Ohio Growing Zones Explained

Ohio Growing Zones Explained

If you are planning to start a garden in Ohio, you need to learn about the growing zones in the state to determine what plants will grow best in your area. Years ago, the USDA established a nationwide system for classifying climatic conditions in the United States.

Each state has a different growing zone map, and each map uses a different base temperature as its guideline. These areas are called “plant hardiness zones.” With this system, landscape planners can decide which plants are most likely to thrive in each region. In this article, we will discuss the various growing zones in Ohio and provide you with the necessary information to have a thriving garden.

How to Know Your Growing Zone in Ohio

To find your gardening zone, visit the United States Department of Agriculture  (USDA’s) website. While there, you can either enter your ZIP code or use the interactive map to zoom in on the street you live in. Alternatively, you can use the USDA plant hardiness zone map to locate your Ohio growing zone.  To find your growing zone, you have to look at a map and locate where you live. Once you find that, you will need to match the color of your location to the legend on the right.

Growing Zones in Ohio

The state of Ohio is an agricultural powerhouse with 13,600,000 acres under cultivation by 2020. In Ohio, the winter temperatures fall in the range from 0 to -20 degrees Fahrenheit. It is divided into three different zones: 5b, 6a, and 6b.

Depending on where you are in the state, the zone might change. Large parts of the Northeast are Zone 5B, including much of Lake County and Ashtabula County. Parts of the northwest are Zone 6A, including Montgomery County, Union County, and Miami County.

Ohio’s Growing Zone 5b

Northern Ohio has a cold climate with an annual minimum of -10 to -15 degrees F. It is in zone 5b on the USDA scale. The last frost can happen from March 30 to April 30, and the season’s first frost usually happens in October. Long-season plants such as watermelons, tomatoes, and winter squash should be started indoors to have a good chance of growing in the colder climate.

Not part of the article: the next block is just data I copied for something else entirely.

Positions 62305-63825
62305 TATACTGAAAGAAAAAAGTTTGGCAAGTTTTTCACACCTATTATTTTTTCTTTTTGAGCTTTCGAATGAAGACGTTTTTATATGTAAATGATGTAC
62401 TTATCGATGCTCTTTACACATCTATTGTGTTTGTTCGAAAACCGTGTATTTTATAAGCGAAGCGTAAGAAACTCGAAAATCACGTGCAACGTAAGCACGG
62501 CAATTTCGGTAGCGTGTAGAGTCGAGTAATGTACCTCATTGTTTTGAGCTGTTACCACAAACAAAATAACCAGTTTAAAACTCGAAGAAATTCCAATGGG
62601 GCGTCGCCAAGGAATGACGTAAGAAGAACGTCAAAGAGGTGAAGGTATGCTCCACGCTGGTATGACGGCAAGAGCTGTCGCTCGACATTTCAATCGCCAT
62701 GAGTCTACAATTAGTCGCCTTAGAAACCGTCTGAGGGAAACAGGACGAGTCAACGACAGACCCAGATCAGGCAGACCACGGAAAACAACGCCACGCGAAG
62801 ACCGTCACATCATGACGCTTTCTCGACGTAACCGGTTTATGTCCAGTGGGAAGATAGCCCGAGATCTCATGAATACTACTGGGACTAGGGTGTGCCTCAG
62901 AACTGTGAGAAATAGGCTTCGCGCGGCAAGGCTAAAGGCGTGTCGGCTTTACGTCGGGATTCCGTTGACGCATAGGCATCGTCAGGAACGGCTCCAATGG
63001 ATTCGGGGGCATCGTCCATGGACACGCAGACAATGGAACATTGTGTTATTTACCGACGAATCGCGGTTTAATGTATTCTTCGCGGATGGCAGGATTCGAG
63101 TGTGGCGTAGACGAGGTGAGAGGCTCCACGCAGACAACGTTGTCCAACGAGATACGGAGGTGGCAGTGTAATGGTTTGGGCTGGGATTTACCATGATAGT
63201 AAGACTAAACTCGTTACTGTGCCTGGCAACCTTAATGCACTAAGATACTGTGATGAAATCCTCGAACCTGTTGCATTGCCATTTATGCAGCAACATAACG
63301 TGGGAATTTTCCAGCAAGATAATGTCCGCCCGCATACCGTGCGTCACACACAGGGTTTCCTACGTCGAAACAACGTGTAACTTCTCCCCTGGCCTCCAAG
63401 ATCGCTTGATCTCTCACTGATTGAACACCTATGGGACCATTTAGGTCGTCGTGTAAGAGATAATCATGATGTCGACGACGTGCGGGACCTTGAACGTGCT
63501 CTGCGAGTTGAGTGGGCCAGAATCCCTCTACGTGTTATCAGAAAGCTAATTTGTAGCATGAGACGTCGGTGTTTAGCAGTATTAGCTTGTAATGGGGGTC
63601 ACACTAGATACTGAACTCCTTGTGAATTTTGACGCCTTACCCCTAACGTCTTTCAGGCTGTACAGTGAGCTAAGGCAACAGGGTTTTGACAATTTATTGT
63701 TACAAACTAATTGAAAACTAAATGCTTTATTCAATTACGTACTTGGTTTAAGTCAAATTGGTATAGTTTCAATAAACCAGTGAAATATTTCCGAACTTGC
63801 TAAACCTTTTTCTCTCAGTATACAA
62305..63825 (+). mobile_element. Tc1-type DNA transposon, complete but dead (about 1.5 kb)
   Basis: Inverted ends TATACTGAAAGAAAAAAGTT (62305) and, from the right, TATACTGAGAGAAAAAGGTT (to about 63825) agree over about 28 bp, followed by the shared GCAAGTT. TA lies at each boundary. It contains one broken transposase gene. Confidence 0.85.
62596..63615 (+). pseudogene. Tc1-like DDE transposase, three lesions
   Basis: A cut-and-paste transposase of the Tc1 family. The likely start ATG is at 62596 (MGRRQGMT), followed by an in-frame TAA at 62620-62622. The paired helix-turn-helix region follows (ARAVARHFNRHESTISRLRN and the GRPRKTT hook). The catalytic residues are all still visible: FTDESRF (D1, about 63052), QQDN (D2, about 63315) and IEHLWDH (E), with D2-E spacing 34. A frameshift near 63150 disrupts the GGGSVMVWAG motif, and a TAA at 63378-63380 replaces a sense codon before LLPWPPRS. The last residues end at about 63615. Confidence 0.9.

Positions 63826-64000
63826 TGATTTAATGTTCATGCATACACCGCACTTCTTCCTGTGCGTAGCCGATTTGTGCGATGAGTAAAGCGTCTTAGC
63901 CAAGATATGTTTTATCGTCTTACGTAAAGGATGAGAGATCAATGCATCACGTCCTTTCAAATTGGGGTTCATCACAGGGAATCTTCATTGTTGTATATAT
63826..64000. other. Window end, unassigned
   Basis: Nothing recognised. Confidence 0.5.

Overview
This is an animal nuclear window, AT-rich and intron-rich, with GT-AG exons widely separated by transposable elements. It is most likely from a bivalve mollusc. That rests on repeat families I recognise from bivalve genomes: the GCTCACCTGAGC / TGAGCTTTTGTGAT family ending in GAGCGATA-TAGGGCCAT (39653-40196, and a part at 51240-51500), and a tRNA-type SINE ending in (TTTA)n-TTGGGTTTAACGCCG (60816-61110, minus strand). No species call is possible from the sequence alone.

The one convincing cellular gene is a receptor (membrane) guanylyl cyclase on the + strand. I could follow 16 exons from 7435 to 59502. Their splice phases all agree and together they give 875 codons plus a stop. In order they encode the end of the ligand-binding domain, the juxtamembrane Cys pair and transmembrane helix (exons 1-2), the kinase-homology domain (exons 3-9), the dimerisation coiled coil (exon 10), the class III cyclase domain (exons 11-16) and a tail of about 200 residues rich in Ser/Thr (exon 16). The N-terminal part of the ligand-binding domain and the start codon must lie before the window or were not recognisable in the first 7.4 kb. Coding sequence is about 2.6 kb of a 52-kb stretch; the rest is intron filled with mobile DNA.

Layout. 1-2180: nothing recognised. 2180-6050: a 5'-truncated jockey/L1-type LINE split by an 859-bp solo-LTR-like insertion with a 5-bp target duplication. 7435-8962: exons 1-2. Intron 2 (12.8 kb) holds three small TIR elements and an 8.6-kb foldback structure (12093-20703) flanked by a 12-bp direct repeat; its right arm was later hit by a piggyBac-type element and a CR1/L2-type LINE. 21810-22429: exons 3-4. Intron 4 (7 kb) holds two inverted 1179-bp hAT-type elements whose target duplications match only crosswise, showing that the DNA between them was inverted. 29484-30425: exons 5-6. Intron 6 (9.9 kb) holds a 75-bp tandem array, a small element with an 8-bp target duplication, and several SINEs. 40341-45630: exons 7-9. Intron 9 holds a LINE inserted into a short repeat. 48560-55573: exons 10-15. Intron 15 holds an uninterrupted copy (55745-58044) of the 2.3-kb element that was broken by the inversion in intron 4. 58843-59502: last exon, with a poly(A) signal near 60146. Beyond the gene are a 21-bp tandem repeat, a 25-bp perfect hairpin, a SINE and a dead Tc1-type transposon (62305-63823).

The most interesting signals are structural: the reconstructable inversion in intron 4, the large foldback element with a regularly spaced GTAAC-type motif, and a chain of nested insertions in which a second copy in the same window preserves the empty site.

Plants That Do Well in Ohio’s Zone 5b

It is essential to do the necessary research before planting a garden. Plants need a lot of time and space, and you don’t want to make a big mistake by planting something in the wrong place at the wrong time. You can grow various plants like vegetables, shrubs, perennials, annuals, fruit trees, etc. 

Vegetables to Grow in Ohio’s Zone 5b and When to Plant Them 

If you are planning on growing vegetables, the first thing is to determine what temperature range your plant needs to grow in. The last frost of spring is usually between mid-April and late May. Make sure you note these dates to avoid having your crop overwhelmed by the extreme cold or frost.

The best thing is to wait until the midnight temperature is significantly higher than 32°F. But if you have to plant, consider going for vegetable varieties that thrive in cool weather, such as broccoli, cauliflower, or turnips. Below are some of the vegetables that do well in this zone.

  • Kale
  • Kohlrabi
  • Lettuce
  • Mustard
  • Peas
  • Potatoes
  • Radishes
  • Cauliflower
  • Chicory
  • Beets
  • Brussels sprouts
  • Rhubarb
  • Asparagus
  • Cabbage
  • Broccoli
  • Carrots
  • Cress
  • Peas
  • Potatoes
  • Radishes
  • Rhubarb
  • Salsify
  • Spinach
  • Swiss chard
  • Turnips
  • Muskmelon
  • Watermelon
  • Pepper
  • Pumpkin
  • Rutabaga

Perennials to Grow in Ohio’s Zone 5b and When to Plant Them

In the spring, we look forward to seeing flowers from perennials in our garden. Growing hardy perennials that can withstand the winters in zone 5 adds to the beauty they bring to our gardens.

Although spring is the best time to plant, you can grow your perennials in the period between the last frost and a few weeks before the onset of the first fall frost. Below are the types of perennials that you can grow in zone 5.

  • Echinacea
  • Bee balm
  • Phlox
  • Daylily
  • Delphinium
  • Rudbeckia
  • Filipendula
  • Sedum
  • Lilies
  • Lavender
  • Gaillardia
  • Poppy
  • Salvia
  • Penstemon
  • Russian sage
  • Hollyhock
  • Peony
  • Butterfly weed

Annuals to Plant in Ohio’s Zone 5b and When to Plant Them

To grow a successful crop of annuals, you need to note weather forecasts and frost warmings to protect your plants. Some annuals, such as pansies and snapdragons, do well in cold weather, and you can plant them in April. Other annuals mostly do well in warm conditions, and you can grow them from the end of May to avoid frost.  Annuals that thrive in Ohio’s zone 5 include;